He had a good, long life. To our benefit, he spent most of it on-screen.
Christopher steps forward into heaven over the twitching corpse of St Peter. Vincent Price and Peter Cushing await him.
“Leave God to me”
“A distant cousin and frequent golfing partner of Bond creator Ian Fleming, Lee was the author’s personal pick for the role of Dr. No (1962) in the first 007 film.”
Rest in creepy peace old friend!
Before I had educated myself in the wonders of Hammer films and Lee’s other works he stood out for me in Gremlins 2, holding his own against the Brain Gremlin, which was no mean feat.
Hail and farewell Mr. Lee.
His voice was “low and melodious, its very sound an enchantment […] it was a delight to hear the voice speaking, all that it said seemed wise and reasonable, and desire woke in them by swift agreement to seem wise themselves … for those whom it conquered the spell endured while they were far away and ever they heard that soft voice whispering and urging them.”
The Two Towers Book III Chapter X p.222
I grew up watching Hammer films. I’m gutted. He was the best. Rock on, Christopher.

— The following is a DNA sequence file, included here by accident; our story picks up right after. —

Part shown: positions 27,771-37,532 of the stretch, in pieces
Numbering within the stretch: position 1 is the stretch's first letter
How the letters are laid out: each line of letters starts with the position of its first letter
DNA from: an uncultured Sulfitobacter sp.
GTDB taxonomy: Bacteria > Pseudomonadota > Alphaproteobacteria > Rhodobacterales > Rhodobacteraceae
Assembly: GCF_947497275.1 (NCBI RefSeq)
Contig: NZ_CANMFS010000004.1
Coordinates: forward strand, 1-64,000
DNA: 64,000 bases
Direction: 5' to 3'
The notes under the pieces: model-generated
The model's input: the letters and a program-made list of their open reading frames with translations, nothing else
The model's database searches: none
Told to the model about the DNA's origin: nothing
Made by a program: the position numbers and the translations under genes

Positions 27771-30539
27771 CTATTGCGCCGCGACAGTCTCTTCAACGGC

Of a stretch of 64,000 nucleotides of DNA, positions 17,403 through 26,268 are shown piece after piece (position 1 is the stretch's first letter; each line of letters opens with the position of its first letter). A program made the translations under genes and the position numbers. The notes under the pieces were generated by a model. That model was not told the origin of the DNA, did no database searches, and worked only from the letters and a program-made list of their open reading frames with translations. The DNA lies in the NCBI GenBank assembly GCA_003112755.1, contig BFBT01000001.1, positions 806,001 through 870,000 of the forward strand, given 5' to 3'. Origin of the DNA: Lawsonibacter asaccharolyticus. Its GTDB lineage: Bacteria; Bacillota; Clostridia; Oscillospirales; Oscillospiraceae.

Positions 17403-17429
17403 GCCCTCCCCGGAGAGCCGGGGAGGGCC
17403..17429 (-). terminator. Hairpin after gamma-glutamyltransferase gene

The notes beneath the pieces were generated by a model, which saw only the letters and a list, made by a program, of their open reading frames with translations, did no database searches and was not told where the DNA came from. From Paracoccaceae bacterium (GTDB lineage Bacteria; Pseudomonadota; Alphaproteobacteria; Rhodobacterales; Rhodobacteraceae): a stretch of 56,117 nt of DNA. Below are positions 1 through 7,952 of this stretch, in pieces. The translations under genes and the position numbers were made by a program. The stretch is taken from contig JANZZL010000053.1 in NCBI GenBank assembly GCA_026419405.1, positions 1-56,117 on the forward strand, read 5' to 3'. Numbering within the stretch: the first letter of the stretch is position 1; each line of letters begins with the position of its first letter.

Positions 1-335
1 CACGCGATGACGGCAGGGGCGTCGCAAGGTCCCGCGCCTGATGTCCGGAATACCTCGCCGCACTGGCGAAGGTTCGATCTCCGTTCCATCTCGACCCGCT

Aw man he was one truly awesome person.
He will be missed. I wanna go binge on Hammer films now.
Strangely, the first thing that pops into my mind whenever I hear his name was when he hosted Saturday Night Live back when the show was still hip.
“Ladies and gentlemen, meet Loaf. …I’m sorry; Meat Loaf.”
A subtle wit.
I was surprised to learn that Mr. Lee was on the cover of the “Band on the Run” album, along with James Coburn.
Thank you, thank you, thank you. I thought surely you had inexplicably confused Lee with Tim Curry, but I’m so happy to be wrong.
Not pictured, St Peter…
Christopher Lee also voiced Death in the animated versions of Terry Pratchett’s Wyrd Sisters and Soul Music, and consequently becomes the voice I hear every time I read a novel that features Death and his Words That Fall Like Tombstones.
Cushing and Lee were together in a great and greatly under-appreciated film called Doctor Terror’s House of Horrors. Vincent Price didn’t join them on that particular outing, but Donald Sutherland did.
It’s amazing how strong his voice was on the heavy metal Christmas Carols he was making in his 90s.
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